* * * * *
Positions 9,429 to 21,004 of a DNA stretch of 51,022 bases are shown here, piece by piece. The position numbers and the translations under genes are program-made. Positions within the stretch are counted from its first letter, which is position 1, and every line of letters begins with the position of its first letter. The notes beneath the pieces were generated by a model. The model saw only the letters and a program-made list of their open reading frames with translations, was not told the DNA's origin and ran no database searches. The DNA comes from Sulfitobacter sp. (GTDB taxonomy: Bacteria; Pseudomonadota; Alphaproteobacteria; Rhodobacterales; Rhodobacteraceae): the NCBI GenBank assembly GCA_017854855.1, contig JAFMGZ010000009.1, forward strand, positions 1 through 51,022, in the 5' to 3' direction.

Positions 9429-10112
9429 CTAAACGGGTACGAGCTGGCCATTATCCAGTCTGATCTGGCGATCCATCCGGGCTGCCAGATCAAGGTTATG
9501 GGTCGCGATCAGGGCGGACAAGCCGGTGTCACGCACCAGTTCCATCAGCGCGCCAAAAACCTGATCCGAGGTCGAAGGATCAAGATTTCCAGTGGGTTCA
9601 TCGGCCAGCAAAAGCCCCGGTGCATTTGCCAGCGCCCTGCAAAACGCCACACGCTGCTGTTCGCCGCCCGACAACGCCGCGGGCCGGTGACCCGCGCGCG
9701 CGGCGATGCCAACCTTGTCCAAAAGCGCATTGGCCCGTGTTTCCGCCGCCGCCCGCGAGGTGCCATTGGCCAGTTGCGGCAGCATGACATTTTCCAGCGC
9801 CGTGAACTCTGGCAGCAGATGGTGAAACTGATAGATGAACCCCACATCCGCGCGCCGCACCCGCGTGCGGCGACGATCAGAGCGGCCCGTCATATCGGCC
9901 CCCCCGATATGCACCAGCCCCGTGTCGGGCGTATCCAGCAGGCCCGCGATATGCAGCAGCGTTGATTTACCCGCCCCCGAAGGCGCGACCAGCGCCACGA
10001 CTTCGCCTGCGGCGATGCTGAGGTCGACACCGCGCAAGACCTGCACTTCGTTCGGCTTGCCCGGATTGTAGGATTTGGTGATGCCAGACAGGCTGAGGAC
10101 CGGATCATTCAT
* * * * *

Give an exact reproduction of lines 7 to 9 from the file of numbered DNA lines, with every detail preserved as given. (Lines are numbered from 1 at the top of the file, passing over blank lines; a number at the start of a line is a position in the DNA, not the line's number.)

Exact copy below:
9801 CGTGAACTCTGGCAGCAGATGGTGAAACTGATAGATGAACCCCACATCCGCGCGCCGCACCCGCGTGCGGCGACGATCAGAGCGGCCCGTCATATCGGCC
9901 CCCCCGATATGCACCAGCCCCGTGTCGGGCGTATCCAGCAGGCCCGCGATATGCAGCAGCGTTGATTTACCCGCCCCCGAAGGCGCGACCAGCGCCACGA
10001 CTTCGCCTGCGGCGATGCTGAGGTCGACACCGCGCAAGACCTGCACTTCGTTCGGCTTGCCCGGATTGTAGGATTTGGTGATGCCAGACAGGCTGAGGAC